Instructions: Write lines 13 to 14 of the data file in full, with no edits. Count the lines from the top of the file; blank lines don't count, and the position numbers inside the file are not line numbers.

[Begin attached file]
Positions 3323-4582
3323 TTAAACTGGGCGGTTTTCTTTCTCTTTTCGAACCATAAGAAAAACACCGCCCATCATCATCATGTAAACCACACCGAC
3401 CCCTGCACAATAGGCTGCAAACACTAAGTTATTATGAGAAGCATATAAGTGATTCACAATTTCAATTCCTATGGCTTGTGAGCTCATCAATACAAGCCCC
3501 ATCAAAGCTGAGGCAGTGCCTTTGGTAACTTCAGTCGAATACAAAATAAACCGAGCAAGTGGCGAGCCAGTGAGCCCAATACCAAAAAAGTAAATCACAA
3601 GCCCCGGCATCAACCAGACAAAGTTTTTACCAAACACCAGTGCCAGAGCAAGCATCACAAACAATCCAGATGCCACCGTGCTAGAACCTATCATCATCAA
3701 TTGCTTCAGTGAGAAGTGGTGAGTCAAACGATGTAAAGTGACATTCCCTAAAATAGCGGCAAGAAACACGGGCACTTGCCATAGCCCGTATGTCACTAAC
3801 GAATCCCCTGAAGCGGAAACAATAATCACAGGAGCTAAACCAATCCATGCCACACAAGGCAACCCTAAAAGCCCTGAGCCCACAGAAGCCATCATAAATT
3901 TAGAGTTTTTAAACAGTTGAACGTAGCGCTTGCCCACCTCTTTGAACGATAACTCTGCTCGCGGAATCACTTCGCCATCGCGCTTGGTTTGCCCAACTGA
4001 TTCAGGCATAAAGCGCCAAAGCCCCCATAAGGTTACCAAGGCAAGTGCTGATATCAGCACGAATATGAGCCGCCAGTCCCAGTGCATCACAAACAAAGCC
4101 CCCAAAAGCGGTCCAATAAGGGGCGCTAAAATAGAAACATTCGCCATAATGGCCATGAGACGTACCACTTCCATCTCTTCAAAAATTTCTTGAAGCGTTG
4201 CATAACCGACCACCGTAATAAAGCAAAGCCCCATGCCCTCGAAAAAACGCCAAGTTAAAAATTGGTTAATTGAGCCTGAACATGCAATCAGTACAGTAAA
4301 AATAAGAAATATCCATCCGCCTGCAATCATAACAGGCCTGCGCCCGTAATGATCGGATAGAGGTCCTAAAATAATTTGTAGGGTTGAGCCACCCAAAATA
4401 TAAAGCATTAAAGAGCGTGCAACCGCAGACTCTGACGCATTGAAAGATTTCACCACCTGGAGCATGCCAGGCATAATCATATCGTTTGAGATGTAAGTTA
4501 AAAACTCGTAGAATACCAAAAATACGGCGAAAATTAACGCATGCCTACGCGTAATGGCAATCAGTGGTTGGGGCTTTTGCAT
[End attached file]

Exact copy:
4401 TAAAGCATTAAAGAGCGTGCAACCGCAGACTCTGACGCATTGAAAGATTTCACCACCTGGAGCATGCCAGGCATAATCATATCGTTTGAGATGTAAGTTA
4501 AAAACTCGTAGAATACCAAAAATACGGCGAAAATTAACGCATGCCTACGCGTAATGGCAATCAGTGGTTGGGGCTTTTGCAT